These posts haven’t been exactly chronological. For example, in the last entry, (about finishing the underside of the top) some of the stuff I did prior to finishing the legs and stretchers, and some of it I did after. But for the sake of giving better flow to this blog, I thought I’d lump stuff together in logical parts. I digress.
My drawbore pin arrived from Lee Valley recently, so I was able to finally connect all these mortis and tenon joints. As I had previously mentioned, I bought the Lee Valley drawbore pins instead of the Lie-Nielsen pins because I thought the Lee Valley pins were a third the price. I pulled a bonehead move and thought I read that the Lee Valley pins were $30 for A PAIR. Whereas the Lie-Nielsen’s are $90 for a pair. After the Lee Valley pin arrived, I realized it was just one pin. After checking their website again and reading it in better detail, sure enough it is only ONE pin for $30…not a pair. But the Lie-Nielsen’s are definitely TWO for $90. So therefore, the Lee Valley’s aren’t as comparatively cheap as I thought they were. But still, I don’t know why you’d need two of the same pins. So I still don’t regret my decision to NOT buy the Lie-Nielsen set of pins. Just thought I’d share this meaningless story with you. Sorry.
For the mortis and tenon joints between the stretchers and legs, I thought one 3/8” drawbore pin/dowel would suffice. I measured the center of the pin 7/8 ” from the shoulder of my tenons. Each tenon is 2 1/4” long, so 7/8” seemed like a decent distance from the shoulder. No hard science here, just a subjective decision. I bought a brad point 3/8” bit, and drilled all the holes through the mortises in my drill press.
After drilling through all the mortises, I then placed each tenon in the joint, and marked the center of the hole with the drill bit.
This picture isn’t great, but it gets the point across – after I marked the center on each tenon, I then marked an offset closer to the shoulder by about 3/32”. According to Schwarz’s online tutorial about drawboring, you generally shouldn’t offset your tenon hole by more than 1/8”. Since this was my first time drawboring, I didn’t want to push any limits. So I played it somewhat conservatively and did 3/32”.
I then drilled each tenon on the drill press.
Next I dry fit each joint, and used the drawbore pin to prep each dowel hole. It took a lot of elbow grease to ream each hole. I ended up with a good blister on each of my palms from having to push and twist so hard (that’s what she said).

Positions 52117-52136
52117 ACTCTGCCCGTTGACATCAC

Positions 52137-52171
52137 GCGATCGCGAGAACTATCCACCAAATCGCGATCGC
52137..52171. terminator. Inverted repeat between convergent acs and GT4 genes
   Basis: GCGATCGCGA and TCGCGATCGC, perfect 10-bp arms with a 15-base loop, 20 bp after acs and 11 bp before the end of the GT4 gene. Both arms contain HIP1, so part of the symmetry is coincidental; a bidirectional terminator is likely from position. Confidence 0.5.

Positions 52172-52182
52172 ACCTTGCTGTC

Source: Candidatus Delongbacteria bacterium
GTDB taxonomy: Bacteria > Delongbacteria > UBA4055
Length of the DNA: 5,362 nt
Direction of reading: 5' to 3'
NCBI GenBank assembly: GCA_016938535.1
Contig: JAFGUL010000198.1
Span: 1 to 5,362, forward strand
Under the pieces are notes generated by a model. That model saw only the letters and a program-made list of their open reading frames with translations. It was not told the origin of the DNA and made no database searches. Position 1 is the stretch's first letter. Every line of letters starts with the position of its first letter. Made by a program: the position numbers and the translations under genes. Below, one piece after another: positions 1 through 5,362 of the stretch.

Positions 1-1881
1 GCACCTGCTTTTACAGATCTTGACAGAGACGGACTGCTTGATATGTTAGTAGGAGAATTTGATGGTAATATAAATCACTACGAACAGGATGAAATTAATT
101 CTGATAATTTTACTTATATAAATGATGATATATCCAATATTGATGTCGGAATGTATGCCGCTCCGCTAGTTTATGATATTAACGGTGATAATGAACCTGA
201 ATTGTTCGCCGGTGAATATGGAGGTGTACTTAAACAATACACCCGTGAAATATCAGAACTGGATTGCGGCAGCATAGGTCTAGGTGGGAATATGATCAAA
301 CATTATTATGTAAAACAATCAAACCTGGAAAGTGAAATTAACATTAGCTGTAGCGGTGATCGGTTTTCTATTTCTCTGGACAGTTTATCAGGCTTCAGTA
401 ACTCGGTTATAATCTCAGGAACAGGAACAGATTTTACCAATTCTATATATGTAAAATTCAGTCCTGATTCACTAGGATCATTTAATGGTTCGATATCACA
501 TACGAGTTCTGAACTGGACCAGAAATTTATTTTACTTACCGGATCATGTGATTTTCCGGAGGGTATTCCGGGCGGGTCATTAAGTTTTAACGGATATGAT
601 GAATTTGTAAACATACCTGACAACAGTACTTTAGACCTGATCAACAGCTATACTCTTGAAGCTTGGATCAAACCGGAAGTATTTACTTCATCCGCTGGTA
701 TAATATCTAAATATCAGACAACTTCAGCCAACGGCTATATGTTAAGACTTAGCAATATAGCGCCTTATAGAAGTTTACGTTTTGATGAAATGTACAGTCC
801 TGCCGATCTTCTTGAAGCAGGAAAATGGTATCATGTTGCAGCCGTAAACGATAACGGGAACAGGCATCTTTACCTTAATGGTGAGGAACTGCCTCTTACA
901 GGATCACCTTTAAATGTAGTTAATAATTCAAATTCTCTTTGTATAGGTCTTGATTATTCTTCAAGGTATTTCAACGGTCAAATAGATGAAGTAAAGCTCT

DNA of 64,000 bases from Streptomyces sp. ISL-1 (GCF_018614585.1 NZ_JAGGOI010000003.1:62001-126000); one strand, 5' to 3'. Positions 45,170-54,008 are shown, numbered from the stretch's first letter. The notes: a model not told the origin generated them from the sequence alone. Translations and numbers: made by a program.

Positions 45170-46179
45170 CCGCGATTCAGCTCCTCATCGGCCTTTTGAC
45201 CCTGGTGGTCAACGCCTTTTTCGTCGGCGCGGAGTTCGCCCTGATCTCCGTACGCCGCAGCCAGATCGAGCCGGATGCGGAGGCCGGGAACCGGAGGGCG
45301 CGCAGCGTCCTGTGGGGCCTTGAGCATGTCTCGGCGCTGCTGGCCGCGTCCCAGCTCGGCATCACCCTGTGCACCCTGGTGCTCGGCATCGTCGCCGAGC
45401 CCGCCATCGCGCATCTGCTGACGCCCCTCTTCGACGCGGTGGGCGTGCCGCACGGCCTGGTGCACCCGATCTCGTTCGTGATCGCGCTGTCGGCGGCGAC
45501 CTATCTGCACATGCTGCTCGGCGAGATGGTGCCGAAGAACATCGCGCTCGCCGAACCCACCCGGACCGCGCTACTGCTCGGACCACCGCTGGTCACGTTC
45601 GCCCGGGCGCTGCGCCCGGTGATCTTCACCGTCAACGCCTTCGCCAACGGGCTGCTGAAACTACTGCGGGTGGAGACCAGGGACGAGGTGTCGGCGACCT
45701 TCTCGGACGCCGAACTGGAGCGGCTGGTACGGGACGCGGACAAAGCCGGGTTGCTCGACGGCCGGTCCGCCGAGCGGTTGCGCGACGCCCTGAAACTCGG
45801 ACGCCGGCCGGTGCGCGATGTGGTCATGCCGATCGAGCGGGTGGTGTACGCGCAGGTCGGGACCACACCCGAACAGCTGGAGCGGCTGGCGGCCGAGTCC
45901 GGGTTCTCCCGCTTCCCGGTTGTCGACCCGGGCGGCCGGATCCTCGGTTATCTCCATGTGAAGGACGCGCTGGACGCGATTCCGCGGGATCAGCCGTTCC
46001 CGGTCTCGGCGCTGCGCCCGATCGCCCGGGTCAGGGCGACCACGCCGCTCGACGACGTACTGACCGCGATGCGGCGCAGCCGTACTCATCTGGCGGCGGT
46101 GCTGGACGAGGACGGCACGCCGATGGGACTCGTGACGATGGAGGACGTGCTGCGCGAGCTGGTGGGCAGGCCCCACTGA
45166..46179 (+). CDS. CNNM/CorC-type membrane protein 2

I bought 3/8” oak dowels from Home Depot, and cut them all to length. Using a box cutter, I tapered the tip of each to allow me to driven them through the offset drawbore holes.
Before assembling each joint, I applied a liberal amount of glue to the mortis, put the tenon in, and then drove in the drawbore dowel with a deadblow mallet. There was a healthy amount of resistance in driving in the dowels, but not as much as a I thought there would be. I definitely could have gotten away with doing 1/8” offset on the drilled holes. Maybe even a little more. I guess since my tenons are so large and I’m using relatively thick dowels, I could have used a bigger offset. Oh well. The joints all still came out PLENTY strong. I cut the dowels so that there was some extra that I’d have to come back and saw and plane down flush.
Here is the finished assembly of the legs and stretchers.
Now the top was ready to be put on. I should mention that I had previously drilled the drawbore holes through the mortises in the top slab. Since the top slab was too big and heavy to try to maneuver on the drill press, I drilled those with a hand drill. I then marked and drilled the holes in the tenons on the legs. I did those on the drill press. Anyway, with some help from my stronger than I thought wife, we lifted the top onto the leg assembly, and I drove in all of those drawbore dowels. And here it is…
It was awesome to see it all together. There are still some finishing touches that I have to do to get it completely done, but as you can see, the project is basically finished at this point. It’s kind of sad – putting the top and legs together was more anticlimactic than I thought. I don’t know what I was expecting. Maybe some balloons falling from the ceiling. Possibly some confetti? Perhaps some loud sirens and disco lights, as if I was the one millionth customer at a supermarket and won a prize for the random accomplishment. No, I had none of that. But still, it was a great feeling to see it all together. I guess it is better than balloons and confetti. After all, those would have just been more things I would have had to clean up off the floor.
So now all that left is:
- Flatten the top
- Make a wooden jaw pad for the front vise
- Drill some more 3/4” dog holes in the top and possibly some in the legs, for holdfasts
- Apply some sort of coating/finish to the whole thing (I need to research this more to see what sort of product would be best). I’m thinking Danish oil at this point, but we’ll see
- Put on tongue and groove decking on the stretchers to turn that into a shelf
- Make some bench accessories: bench dogs, sliding deadman, batten, maybe some other stuff
- I’m sure I’m forgetting something else that I’ll realize later
I guess that’s it. The next post will presumably be my last. I’m getting a little teary-eyed that this whole thing is drawing to a close. I need to go find someone to hug. As always, thanks for reading!
-- Andy Panko, Edison NJ, www.pankowoodworks.com